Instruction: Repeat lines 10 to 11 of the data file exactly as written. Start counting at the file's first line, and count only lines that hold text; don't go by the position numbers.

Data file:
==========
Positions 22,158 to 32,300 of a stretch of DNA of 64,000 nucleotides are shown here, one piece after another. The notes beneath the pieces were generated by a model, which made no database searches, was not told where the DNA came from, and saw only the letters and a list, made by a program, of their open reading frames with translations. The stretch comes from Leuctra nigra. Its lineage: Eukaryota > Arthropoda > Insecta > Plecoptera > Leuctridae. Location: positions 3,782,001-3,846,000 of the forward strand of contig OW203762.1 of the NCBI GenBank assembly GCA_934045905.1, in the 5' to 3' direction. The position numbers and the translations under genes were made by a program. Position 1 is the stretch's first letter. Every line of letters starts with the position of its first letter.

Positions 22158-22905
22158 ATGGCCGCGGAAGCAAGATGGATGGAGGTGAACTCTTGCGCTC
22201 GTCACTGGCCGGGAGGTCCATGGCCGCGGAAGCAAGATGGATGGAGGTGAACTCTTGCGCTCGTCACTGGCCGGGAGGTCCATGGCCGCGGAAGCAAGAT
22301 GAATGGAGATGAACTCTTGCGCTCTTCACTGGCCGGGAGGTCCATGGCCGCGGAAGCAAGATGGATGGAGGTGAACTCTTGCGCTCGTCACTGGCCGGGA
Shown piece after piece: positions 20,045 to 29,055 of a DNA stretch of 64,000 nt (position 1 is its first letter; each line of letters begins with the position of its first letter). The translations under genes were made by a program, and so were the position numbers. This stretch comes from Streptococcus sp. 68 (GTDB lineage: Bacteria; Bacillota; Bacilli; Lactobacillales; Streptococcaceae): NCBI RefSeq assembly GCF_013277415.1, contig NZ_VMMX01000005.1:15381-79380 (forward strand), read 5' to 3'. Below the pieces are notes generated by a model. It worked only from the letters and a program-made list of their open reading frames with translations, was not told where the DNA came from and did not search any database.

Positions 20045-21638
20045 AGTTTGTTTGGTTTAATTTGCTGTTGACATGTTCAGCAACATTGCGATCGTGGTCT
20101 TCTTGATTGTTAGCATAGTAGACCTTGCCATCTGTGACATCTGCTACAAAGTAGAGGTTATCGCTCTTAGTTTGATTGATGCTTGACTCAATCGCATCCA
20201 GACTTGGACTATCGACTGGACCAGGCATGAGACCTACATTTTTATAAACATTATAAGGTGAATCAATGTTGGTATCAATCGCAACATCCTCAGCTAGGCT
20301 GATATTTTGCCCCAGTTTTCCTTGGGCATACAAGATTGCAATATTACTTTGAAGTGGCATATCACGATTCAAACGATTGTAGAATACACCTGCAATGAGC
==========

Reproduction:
20201 GACTTGGACTATCGACTGGACCAGGCATGAGACCTACATTTTTATAAACATTATAAGGTGAATCAATGTTGGTATCAATCGCAACATCCTCAGCTAGGCT
20301 GATATTTTGCCCCAGTTTTCCTTGGGCATACAAGATTGCAATATTACTTTGAAGTGGCATATCACGATTCAAACGATTGTAGAATACACCTGCAATGAGC